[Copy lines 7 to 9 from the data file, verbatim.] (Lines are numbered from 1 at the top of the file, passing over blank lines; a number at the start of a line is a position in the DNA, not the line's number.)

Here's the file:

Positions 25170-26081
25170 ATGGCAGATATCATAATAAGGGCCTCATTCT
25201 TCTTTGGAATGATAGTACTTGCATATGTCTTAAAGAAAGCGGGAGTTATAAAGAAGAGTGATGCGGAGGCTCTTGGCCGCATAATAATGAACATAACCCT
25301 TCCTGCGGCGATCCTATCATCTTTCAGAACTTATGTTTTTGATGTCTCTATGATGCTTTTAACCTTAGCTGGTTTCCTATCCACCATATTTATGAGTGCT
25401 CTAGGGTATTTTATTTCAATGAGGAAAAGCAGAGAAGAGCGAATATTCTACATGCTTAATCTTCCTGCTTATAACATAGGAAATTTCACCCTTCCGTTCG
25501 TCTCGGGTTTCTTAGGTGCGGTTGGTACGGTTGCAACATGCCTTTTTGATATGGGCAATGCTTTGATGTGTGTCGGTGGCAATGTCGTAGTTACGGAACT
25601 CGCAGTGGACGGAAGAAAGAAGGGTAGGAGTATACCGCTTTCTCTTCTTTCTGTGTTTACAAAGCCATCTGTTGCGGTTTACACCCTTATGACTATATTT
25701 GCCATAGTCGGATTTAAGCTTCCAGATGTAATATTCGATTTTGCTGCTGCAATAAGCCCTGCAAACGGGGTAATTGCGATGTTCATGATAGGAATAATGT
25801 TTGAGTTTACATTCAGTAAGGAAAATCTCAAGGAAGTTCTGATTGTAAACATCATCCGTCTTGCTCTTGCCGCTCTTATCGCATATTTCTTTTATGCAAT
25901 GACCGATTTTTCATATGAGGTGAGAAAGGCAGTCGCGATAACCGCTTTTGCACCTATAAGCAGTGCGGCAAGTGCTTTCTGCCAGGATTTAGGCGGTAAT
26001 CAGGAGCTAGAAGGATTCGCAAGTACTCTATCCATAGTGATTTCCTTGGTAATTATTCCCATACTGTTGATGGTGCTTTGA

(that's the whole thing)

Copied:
25601 CGCAGTGGACGGAAGAAAGAAGGGTAGGAGTATACCGCTTTCTCTTCTTTCTGTGTTTACAAAGCCATCTGTTGCGGTTTACACCCTTATGACTATATTT
25701 GCCATAGTCGGATTTAAGCTTCCAGATGTAATATTCGATTTTGCTGCTGCAATAAGCCCTGCAAACGGGGTAATTGCGATGTTCATGATAGGAATAATGT
25801 TTGAGTTTACATTCAGTAAGGAAAATCTCAAGGAAGTTCTGATTGTAAACATCATCCGTCTTGCTCTTGCCGCTCTTATCGCATATTTCTTTTATGCAAT